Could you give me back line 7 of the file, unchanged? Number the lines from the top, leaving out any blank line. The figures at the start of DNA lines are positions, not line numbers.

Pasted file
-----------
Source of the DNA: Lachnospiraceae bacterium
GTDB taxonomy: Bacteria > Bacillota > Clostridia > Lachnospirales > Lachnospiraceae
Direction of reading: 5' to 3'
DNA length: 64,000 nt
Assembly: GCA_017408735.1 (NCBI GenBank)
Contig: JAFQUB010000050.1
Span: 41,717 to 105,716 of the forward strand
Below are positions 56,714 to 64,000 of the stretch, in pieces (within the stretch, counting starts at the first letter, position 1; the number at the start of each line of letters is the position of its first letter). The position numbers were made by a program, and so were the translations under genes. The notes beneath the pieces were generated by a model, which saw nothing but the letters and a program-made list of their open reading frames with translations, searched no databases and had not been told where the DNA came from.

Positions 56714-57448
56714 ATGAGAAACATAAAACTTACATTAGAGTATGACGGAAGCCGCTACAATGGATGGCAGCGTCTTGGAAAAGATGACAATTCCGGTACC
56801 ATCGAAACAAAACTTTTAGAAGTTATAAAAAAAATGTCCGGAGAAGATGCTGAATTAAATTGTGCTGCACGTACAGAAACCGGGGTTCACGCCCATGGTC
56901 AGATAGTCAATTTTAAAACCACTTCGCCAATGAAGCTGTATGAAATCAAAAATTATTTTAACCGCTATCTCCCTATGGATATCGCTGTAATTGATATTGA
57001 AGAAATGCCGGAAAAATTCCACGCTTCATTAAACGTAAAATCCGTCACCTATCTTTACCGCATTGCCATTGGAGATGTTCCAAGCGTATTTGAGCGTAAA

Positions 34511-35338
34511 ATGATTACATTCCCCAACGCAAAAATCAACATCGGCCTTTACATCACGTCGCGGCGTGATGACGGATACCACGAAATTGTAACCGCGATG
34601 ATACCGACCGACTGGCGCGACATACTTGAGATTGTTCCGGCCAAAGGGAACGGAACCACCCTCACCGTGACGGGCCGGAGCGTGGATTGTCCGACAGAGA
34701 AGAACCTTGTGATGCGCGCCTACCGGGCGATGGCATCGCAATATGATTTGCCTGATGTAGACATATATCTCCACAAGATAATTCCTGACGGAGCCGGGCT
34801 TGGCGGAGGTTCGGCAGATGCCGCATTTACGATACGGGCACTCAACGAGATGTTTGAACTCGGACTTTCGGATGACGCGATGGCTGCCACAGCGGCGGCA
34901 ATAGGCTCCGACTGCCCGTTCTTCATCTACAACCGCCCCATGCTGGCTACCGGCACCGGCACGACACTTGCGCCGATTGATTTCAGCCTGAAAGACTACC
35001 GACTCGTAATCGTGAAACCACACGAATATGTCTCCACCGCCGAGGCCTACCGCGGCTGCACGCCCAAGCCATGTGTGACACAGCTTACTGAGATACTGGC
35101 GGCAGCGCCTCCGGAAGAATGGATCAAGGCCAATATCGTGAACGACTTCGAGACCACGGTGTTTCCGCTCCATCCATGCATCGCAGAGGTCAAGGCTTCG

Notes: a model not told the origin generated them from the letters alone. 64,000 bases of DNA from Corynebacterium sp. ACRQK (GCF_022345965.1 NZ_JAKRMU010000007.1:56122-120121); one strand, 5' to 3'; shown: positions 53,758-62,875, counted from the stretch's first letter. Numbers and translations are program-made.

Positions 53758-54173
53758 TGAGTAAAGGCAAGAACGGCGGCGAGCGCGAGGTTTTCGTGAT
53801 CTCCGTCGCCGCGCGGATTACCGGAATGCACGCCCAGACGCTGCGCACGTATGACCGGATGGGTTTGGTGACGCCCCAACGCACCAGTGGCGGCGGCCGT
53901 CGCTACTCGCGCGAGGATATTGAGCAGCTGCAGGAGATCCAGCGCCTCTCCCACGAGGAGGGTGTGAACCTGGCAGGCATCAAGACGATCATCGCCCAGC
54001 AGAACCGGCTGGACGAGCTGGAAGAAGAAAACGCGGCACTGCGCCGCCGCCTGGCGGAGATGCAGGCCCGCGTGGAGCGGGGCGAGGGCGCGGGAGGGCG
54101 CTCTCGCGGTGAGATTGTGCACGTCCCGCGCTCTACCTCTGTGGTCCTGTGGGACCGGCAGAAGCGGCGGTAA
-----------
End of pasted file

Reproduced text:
Span: 41,717 to 105,716 of the forward strand